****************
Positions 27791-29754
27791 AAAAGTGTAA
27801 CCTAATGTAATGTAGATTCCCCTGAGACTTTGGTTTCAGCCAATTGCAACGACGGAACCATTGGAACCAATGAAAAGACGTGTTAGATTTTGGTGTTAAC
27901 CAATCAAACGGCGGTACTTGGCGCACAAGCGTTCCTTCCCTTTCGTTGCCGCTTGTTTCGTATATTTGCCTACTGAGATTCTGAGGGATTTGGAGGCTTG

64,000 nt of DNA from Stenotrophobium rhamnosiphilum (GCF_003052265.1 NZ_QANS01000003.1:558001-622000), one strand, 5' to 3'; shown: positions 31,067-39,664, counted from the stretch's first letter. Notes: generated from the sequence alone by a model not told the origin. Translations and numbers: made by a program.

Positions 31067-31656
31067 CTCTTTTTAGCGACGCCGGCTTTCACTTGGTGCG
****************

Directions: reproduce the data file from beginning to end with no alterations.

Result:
Positions 27791-29754
27791 AAAAGTGTAA
27801 CCTAATGTAATGTAGATTCCCCTGAGACTTTGGTTTCAGCCAATTGCAACGACGGAACCATTGGAACCAATGAAAAGACGTGTTAGATTTTGGTGTTAAC
27901 CAATCAAACGGCGGTACTTGGCGCACAAGCGTTCCTTCCCTTTCGTTGCCGCTTGTTTCGTATATTTGCCTACTGAGATTCTGAGGGATTTGGAGGCTTG

64,000 nt of DNA from Stenotrophobium rhamnosiphilum (GCF_003052265.1 NZ_QANS01000003.1:558001-622000), one strand, 5' to 3'; shown: positions 31,067-39,664, counted from the stretch's first letter. Notes: generated from the sequence alone by a model not told the origin. Translations and numbers: made by a program.

Positions 31067-31656
31067 CTCTTTTTAGCGACGCCGGCTTTCACTTGGTGCG